From March 8 to March 18, the Confucius Institute at the University of Utah (CIUU), in partnership with the Confucius Institute at Arizona State University (CIASU), led a ten-day tour of China designed to facilitate exchange between American and Chinese educators. The US delegation was made up of 10 educators from Utah and 11 from Arizona, representing teachers, administrators and curriculum designers from multiple school districts in the two states. With the support of Confucius Institute Headquarters (Hanban) and University of Utah’s partner school Sichuan University (SCU), delegates toured schools in Shanghai and in Sichuan Province, interacted with local educators and students, and explored Chinese cultural sites.
A passport is a powerful thing. A passport opens doors, empowering students to pursue international academic, research professional and personal experiences. In an effort to make passports available to more students, the Office for Global Engagement (OGE) and Learning Abroad are proud to announce that CIEE, one of the U’s vetted affiliate study abroad providers, will be bringing their Passport Caravan to the University next Academic Year. As part of CIEE’s Generation Study Abroad initiative, they’ve pledged to provide 10,000 students across the country with passports by 2020. After an extensive 12-month long grant process, Learning Abroad has been accepted to host the Passport Caravan and will be partnering with CIEE to provide 100 passport to U of U students who will be first-time adult passport holders.
In 2017, China’s central government formally introduced a new concept to the country—the creation of national parks. The idea is to set national standards to prevent environmental destruction of natural resources while the country’s population continues to grow. A year later, the Chinese government partnered with the University of Utah’s Office of Global Engagement and Department of Parks, Recreation & Tourism to learn more about Utah’s national parks and public land policies in an effort to build its new program using best practices honed in the United States during the past nearly 150 years.
Three University of Utah students have been selected as finalists for the prestigious Fulbright scholarship.
Zoe Diener, Kevin Priest, and Daniel Ybarra have received a highly competitive Fulbright U.S. Student Program grant from the U.S. Department of State and the J. William Fulbright Foreign Scholarship Board for the 2018-19 academic year.
Diener (MS, public health) will conduct research in public health in Namibia, Priest (MA, British and American literature) will be an English Teaching Assistant in Greece and Ybarra (BA, communication studies and Middle East studies) will be an English Teaching Assistant in Uzbekistan.
“I really didn’t intend to learn abroad in college,” said Beth Laux. “But I had a political science professor who was adamant that I apply to a program in Costa Rica during my sophomore year.”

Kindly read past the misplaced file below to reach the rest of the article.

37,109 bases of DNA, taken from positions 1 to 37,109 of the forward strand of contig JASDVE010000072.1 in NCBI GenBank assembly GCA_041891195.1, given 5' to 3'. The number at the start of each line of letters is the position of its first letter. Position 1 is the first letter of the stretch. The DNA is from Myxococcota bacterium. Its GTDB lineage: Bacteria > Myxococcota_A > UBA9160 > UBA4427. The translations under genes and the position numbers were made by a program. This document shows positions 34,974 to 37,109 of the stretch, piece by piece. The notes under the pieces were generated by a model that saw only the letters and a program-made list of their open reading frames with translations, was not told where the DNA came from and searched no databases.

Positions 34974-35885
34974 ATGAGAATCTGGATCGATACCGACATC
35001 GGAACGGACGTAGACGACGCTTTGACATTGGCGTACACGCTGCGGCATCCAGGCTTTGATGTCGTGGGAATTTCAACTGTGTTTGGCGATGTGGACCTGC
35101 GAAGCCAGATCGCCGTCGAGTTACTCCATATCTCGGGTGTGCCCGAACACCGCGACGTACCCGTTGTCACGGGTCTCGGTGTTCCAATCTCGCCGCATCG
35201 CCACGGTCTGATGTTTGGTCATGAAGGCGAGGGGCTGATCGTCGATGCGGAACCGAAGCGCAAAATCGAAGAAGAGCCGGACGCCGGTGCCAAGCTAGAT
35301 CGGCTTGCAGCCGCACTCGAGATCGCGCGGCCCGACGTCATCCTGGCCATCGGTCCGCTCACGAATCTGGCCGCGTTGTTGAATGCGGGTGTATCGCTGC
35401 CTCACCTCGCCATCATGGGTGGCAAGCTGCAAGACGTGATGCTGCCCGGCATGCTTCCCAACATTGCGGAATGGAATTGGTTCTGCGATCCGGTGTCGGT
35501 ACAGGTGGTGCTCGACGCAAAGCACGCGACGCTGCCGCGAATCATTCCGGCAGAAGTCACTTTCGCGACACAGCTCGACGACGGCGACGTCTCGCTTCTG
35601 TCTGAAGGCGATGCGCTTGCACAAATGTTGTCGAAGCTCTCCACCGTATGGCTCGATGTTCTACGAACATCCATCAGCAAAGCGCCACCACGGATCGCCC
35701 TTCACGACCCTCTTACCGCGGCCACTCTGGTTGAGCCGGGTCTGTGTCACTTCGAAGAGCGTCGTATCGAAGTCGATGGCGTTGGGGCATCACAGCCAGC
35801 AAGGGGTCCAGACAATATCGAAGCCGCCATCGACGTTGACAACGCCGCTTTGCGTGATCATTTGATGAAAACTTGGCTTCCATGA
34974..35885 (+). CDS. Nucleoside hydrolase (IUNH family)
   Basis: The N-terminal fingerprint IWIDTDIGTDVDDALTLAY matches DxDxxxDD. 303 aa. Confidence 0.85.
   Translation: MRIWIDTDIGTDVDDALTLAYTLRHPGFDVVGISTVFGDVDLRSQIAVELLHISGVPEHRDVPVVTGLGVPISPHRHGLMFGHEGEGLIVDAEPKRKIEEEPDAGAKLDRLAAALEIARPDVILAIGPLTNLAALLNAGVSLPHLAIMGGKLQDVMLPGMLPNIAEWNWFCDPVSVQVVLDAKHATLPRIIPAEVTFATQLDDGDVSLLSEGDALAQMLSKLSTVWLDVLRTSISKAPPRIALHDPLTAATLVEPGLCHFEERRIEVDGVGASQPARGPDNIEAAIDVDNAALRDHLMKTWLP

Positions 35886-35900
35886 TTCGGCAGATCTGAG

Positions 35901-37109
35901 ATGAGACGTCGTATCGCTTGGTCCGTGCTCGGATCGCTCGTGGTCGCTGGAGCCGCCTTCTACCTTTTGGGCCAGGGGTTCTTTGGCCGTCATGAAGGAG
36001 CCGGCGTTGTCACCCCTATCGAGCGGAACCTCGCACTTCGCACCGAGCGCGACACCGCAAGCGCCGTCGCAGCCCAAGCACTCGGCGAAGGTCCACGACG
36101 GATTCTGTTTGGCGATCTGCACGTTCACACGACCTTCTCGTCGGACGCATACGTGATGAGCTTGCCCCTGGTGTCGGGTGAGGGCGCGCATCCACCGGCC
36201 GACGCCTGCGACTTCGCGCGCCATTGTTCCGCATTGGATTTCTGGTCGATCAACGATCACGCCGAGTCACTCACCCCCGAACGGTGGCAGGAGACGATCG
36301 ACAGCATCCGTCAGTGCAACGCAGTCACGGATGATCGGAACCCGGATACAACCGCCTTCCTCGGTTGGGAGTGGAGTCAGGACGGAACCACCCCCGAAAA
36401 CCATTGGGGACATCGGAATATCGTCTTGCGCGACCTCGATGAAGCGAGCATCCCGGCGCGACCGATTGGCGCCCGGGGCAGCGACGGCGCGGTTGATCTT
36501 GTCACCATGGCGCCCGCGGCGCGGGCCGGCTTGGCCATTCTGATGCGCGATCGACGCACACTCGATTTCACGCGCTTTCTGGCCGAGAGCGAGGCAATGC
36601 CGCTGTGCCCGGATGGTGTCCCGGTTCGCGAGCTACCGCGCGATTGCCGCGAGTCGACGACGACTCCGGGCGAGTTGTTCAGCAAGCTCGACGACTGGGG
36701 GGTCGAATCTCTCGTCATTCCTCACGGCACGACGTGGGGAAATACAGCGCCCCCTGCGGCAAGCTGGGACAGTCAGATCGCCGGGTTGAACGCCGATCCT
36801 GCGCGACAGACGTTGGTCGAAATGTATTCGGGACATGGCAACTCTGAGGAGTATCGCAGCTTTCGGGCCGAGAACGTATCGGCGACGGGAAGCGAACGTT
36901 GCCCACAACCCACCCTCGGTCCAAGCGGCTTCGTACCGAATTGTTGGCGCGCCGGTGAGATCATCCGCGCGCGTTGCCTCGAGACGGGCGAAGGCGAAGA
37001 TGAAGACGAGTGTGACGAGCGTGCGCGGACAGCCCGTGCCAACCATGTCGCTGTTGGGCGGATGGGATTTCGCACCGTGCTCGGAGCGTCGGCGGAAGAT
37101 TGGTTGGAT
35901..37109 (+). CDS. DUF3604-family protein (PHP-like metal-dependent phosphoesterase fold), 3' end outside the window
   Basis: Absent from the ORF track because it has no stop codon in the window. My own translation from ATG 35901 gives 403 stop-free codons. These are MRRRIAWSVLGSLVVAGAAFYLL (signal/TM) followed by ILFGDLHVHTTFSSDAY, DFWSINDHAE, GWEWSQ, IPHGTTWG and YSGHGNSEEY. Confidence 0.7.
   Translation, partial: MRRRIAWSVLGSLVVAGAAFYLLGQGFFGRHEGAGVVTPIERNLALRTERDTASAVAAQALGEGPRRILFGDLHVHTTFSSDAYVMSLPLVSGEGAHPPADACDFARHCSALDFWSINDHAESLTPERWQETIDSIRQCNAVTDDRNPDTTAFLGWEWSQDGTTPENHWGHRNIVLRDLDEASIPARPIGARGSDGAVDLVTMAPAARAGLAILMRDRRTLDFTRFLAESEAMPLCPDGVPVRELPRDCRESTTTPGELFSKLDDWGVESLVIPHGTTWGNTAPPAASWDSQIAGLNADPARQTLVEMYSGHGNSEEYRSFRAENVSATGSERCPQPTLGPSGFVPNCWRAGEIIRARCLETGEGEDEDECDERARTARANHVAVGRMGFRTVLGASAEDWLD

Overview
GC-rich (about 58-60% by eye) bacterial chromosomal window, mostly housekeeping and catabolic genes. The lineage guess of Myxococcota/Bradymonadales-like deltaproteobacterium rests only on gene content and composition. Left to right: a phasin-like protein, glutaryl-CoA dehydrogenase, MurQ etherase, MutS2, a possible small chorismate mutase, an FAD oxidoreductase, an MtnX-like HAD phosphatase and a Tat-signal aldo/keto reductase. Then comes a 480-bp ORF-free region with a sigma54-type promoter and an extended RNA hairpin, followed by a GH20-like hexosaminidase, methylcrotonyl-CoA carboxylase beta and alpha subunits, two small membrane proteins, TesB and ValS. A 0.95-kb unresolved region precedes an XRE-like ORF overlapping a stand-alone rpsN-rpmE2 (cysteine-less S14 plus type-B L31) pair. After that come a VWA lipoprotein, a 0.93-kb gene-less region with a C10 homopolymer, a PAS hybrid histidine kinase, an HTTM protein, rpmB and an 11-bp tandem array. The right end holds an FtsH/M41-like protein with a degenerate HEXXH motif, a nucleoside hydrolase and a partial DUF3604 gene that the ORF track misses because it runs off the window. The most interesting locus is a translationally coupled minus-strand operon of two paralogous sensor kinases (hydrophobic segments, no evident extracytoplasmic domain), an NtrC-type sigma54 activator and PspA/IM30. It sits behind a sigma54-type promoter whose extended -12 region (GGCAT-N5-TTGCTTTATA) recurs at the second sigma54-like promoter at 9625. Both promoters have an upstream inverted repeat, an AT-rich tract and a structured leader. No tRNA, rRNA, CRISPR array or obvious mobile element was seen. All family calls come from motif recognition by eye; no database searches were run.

This year marks the 50th anniversary of Learning Abroad at the U. In the past 50 years, the program has grown to include over 500 programs in more than 65 countries. The most current data shows that over 600 students participated in learning abroad programs in the 2015-2016 school year. This includes students from over 100 majors.
Students do not think they will be able to study abroad for many reasons. It’s either too expensive, they can’t fit it in their schedules or they think it will be a waste of time with no academic presence. Below, two students discuss the financial and language barrier myths surrounding learning aboard programs.
On Sept. 18, the Office of Global Engagement at the University of Utah will welcome 70 collegiate coaches from China to participate in a training and education program for three months. Sponsored by the China Scholarship Council and the Federation University Sports China, the coaches will work with U athletics staff on techniques in men and women’s basketball and track and field. This will be the second year the U has participated in the program, which is part of the Pac-12 Globalization Initiative.
Studying abroad can be a great way for undergraduate students to earn credit while on the adventure of a lifetime, but many students don’t know where to start, especially if they are in a tailored program like the arts. I teamed up with the faculty in the Learning Abroad office to get answers to questions every arts student may have about their options when it comes to learning abroad.
The winners of the 2017 Excellence in Global Education Awards were recognized in April during the Office for Global Engagement’s (OGE) annual awards reception. OGE established the award to recognize extraordinary and long-term staff and faculty contributions to the university’s global dimension and those who have demonstrated excellence in facilitating global learning and intercultural understanding. This may include international partnership development that engages students, curriculum revision to include global learning outcomes, advancement of the learning of languages, and other initiatives that provide significant opportunities for global learning either on campus or abroad. It may also include providing support or mentoring to international students or students participating in learning abroad programs.
The refugee crisis may seem far from the shores of our Great Salt Lake, but six Utes are about to travel to Thessaloniki to spend ten days working with refugees, staff and stakeholders to do their part in this humanitarian disaster. The “Refugee Policy and Global Ethics” work/study visit will be preceded by lectures and meetings in Geneva with the International Committee of the Red Cross, the United Nations High Commission for Refugees and the International Organization for Migrants, among others, as part of a two-and-a-half week summer seminar organized by the Oxford Consortium for Human Rights.